Figure 3: Part of the 0.85 confidence region for a first order nominal system and output error noise model.

4.2.3

testLTIConfidence.m

This script is written to demonstrate that the SPS method indeed generates confidence regions with the required confidence level. A high number of membership queries are carried out for the nominal model on different confidence levels using different random noise values and SPS setups in each query. The membership answers are recorded and saved to the disk. The second part of the script visualizes the probability with which the nominal model was accepted to be in the confidence region or not. After 15000 queries on each confidence level, the results are given in Figure 4.

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Figure 4: The relative frequency of accepting the nominal model at given confidence levels (red) and the prescribed values for this (blue).

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5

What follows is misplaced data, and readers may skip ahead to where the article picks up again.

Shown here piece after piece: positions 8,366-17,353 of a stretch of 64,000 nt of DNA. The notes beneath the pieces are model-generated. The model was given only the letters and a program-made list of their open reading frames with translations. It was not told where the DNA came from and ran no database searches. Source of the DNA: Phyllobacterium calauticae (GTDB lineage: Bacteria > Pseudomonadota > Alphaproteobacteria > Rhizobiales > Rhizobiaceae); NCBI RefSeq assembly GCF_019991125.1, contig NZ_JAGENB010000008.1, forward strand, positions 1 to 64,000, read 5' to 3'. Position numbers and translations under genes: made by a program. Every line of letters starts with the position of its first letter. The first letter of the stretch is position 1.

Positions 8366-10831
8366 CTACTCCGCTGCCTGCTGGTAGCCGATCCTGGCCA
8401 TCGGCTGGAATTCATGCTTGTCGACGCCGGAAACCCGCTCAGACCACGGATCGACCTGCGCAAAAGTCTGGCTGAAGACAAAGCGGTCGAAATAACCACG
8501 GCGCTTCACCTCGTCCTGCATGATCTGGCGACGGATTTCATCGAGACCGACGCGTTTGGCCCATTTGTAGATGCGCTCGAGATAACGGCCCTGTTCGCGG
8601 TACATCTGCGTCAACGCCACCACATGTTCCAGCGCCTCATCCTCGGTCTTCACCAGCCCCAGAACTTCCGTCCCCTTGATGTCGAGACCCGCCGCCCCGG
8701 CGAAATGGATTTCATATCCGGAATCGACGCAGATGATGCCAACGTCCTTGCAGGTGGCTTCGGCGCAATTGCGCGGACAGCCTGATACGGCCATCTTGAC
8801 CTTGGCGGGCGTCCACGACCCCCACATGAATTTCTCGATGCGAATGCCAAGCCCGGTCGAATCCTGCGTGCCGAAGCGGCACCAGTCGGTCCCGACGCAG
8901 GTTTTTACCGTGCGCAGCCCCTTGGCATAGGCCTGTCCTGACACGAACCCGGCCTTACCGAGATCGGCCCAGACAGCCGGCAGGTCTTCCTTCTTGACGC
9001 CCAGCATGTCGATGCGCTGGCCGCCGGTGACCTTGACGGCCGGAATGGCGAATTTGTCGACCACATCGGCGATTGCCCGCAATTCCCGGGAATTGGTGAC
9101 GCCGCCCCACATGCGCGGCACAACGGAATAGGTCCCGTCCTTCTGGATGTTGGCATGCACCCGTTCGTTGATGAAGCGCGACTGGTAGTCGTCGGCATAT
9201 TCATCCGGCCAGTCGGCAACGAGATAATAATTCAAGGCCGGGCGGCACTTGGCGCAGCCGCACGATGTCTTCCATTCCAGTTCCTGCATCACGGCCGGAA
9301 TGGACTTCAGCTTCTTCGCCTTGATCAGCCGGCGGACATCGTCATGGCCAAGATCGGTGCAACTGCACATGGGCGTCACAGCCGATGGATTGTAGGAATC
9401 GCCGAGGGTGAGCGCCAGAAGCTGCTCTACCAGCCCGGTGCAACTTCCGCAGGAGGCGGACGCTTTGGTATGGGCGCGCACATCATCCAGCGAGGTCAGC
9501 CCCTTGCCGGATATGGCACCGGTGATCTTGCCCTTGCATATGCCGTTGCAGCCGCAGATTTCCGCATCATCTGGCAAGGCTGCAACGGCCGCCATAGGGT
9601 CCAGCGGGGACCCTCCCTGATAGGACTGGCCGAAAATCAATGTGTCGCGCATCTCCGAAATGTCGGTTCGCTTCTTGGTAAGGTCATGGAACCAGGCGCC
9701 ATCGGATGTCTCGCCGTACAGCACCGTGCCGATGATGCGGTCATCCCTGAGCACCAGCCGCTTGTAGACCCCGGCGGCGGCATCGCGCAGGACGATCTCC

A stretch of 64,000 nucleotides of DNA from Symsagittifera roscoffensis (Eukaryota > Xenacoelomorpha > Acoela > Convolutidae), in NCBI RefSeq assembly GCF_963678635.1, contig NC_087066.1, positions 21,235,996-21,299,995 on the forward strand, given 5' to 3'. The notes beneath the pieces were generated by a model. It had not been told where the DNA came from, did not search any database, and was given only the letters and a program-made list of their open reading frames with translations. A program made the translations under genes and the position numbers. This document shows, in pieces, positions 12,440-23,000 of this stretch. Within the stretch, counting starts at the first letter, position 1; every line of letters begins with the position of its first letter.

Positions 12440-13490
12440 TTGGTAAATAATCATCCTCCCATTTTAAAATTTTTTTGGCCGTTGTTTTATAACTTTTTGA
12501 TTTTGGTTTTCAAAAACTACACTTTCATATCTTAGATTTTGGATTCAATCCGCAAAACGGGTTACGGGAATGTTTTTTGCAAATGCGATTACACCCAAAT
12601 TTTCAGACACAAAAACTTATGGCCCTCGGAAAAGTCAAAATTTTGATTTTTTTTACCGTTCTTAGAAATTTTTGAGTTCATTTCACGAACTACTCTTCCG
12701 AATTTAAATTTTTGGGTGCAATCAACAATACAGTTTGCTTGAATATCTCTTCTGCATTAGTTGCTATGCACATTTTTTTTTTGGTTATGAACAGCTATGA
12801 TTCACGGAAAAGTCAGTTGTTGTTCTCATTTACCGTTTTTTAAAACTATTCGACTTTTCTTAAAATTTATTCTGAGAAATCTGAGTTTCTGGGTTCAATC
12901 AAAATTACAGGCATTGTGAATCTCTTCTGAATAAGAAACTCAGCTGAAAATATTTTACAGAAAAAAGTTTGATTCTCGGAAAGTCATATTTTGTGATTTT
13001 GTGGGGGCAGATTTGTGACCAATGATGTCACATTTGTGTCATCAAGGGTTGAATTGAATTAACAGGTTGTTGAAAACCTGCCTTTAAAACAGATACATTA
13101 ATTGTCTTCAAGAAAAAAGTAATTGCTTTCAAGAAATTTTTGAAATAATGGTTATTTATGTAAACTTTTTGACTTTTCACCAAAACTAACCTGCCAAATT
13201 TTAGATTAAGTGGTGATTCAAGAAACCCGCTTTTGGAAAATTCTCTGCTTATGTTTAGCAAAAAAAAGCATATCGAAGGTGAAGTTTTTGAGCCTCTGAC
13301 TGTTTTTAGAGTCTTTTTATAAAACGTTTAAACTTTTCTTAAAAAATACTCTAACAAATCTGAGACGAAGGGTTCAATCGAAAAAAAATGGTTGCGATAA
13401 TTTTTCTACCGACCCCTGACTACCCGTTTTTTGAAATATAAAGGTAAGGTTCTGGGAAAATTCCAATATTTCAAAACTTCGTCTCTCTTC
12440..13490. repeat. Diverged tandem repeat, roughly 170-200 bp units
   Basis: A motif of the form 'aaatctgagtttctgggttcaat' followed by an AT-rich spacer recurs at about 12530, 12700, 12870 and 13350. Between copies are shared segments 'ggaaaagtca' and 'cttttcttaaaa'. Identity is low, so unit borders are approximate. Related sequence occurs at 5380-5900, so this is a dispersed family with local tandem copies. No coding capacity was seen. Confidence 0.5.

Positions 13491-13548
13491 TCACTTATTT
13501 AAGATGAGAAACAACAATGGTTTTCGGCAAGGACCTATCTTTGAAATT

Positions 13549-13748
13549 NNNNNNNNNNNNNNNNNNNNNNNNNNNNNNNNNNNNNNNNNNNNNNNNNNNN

Deployment

SPSToolbox is distributed under the terms of the GNU General Public License. For different licensing options, contact the developers. The code is available on GitHub using the following links: • GitHub repo history: https://github.com/kolixx/SPSToolbox • link for cloning the repo: git://github.com/kolixx/SPSToolbox.git The different releases are contained in the root of the repo as archives containing the date of the release in the file name. Add the folder SPSToolbox to the Matlab path collection using the menu "File/Set Path...". Mind that Matlab should be running with administrative privileges during this operation.

References [1] B. Csáji, M. Campi, and E. Weyer, “Non-asymptotic confidence regions for the least-squares estimate,” in Proceedings of the 16th IFAC Symposium on System Identification (SYSID 2012), pp. 227–232, 2012. [2] B. Csáji, M. Campi, and E. Weyer, “Sign-perturbed sums (sps): A method for constructing exact finite-sample confidence regions for general linear systems,” in Decision and Control (CDC), 2012 IEEE 51st Annual Conference on, pp. 7321–7326, 2012. [3] S. Kolumbán and I. Vajk, “Exploring confidence sets constructed using sign-perturbed sums,” in Decision and Control (CDC), 2013 IEEE 52st Annual Conference on, 2013. [4] L. Ljung, System Identification - Theory for the User, 2nd edition, vol. 2 of PTR Prentice Hall Information and System Sciences Series. 1999.